Are science fairs meaningful experiences “for college”?
Almost weekly, students and parents jump through the doors of my college admissions coaching office with the same question: “I wanna be pre-med! So, do I have to participate in science fairs (and win) to get into a good college? And do I have to get my research published?”
To this, I say: what would be a meaningful experience for you?
Meaningful is a powerfully thought-provoking word that teenagers on the road to “getting into college” must consistently ask themselves.
Let’s be blunt: As a college admissions professional, I can easily pinpoint an applicant who is clearly doing initiatives, from journal publications to science fairs, simply to beef up their resume “for college.”
Where do I get this data point?
Most notably: their list of activities and college application essays.
When the time comes to actually write the college application essays, I’d ask these students:
- What inspired you to tackle this research problem?
- What’d you learn in the process of conducting this research?
- How’d you grow — as a person and as a student of science — from these experiences?
Very rarely do students have an answer with a layer of depth.
Depth and reflection are incredibly important. Why? Because you must convey what you’ve learned, and how you’ve grown from an experience in your college application essays (if you choose to write about your research, of course).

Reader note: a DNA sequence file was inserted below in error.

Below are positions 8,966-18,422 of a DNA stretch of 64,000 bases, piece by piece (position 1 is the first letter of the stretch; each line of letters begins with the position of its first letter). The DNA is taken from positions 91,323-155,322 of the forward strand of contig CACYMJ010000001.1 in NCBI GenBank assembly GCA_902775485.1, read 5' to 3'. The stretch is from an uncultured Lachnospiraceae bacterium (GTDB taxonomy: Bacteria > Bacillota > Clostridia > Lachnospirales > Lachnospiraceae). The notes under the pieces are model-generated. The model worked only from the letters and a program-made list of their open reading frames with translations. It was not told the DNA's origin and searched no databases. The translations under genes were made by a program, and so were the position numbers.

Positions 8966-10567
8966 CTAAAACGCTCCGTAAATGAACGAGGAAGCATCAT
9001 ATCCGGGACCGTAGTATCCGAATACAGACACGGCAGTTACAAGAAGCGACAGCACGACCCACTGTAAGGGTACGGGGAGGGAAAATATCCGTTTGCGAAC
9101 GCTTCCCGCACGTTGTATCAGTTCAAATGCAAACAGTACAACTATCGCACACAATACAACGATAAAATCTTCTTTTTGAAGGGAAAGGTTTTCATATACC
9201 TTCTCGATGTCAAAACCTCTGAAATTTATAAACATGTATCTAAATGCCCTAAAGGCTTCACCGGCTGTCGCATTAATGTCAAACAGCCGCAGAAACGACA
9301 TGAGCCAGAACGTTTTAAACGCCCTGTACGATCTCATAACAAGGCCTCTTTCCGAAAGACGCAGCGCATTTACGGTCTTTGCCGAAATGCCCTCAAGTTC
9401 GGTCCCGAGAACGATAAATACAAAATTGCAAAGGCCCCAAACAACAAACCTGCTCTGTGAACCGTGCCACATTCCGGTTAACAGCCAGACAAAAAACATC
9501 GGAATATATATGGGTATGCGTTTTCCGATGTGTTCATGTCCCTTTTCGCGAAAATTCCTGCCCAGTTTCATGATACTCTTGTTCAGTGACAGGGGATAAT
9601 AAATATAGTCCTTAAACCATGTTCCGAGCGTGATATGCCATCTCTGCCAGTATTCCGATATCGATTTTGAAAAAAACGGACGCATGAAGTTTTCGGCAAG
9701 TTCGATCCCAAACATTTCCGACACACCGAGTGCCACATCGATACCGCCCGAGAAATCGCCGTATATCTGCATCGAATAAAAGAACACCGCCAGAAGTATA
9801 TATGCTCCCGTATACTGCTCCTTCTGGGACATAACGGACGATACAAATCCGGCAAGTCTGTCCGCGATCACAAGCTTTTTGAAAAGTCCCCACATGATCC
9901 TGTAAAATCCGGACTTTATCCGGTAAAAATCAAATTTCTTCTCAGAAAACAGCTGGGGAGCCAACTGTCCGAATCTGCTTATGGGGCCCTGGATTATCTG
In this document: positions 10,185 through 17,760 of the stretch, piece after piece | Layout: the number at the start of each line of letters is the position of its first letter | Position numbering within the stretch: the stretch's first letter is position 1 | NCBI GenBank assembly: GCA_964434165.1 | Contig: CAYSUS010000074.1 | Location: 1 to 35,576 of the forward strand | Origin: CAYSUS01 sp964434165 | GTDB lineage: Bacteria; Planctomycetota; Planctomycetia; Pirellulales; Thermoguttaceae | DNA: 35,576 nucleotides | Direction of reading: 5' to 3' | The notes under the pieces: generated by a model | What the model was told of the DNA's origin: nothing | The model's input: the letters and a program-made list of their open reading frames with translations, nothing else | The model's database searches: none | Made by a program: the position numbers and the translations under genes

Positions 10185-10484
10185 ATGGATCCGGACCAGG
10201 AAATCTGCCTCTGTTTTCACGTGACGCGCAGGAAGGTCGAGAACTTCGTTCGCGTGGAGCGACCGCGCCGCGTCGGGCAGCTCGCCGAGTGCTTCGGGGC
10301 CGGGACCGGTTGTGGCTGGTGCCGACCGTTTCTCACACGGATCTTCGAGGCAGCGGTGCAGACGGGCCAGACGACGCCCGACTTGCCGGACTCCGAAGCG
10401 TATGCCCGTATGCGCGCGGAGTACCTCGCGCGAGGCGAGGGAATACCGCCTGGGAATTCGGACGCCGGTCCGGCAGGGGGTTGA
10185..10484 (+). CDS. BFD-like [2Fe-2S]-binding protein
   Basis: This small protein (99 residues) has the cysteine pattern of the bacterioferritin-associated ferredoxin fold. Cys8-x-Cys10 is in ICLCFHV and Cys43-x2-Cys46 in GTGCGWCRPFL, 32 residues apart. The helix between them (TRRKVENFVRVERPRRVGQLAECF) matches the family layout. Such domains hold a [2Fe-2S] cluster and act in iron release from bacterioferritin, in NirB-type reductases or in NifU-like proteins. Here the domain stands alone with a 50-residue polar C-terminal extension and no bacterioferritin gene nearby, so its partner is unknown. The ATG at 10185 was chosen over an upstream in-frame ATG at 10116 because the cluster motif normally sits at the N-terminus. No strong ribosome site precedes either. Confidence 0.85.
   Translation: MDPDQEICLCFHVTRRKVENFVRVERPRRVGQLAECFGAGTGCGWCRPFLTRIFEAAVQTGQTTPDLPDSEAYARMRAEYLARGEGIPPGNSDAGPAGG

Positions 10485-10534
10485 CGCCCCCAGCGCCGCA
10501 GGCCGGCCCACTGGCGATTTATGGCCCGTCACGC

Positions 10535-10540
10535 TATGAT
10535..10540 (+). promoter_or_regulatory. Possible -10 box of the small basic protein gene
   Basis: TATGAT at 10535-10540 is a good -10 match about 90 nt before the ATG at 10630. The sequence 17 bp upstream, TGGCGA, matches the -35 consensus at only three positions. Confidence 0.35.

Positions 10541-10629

Students who approach research, science fairs, and journal publications with the end goal of winning in mind haven’t stepped back to think about the why’s behind their actions. Why is this research meaningful to me? Why is it meaningful to others? Because, after all, research at its core is to tackle tough problems with the hopes of translating solutions into real world applications.
I have the incredible opportunity to work with extremely motivated high school students — those who are admitted into coveted Ivy Leagues and top tier schools, from MIT to Stanford.
And you know what? Do they all do science fairs? No. Are they all published? Nope.
But they do have several themes in common, and I’ll give you one hint: They all take action on meaningful opportunities. They find meaningful experiences.
So the next time you find yourself asking this question, “Do I have to do X to get into a top college?” STOP. Instead, ask yourself: “Do I find this opportunity meaningful to me? Can this be a meaningful contribution to others?”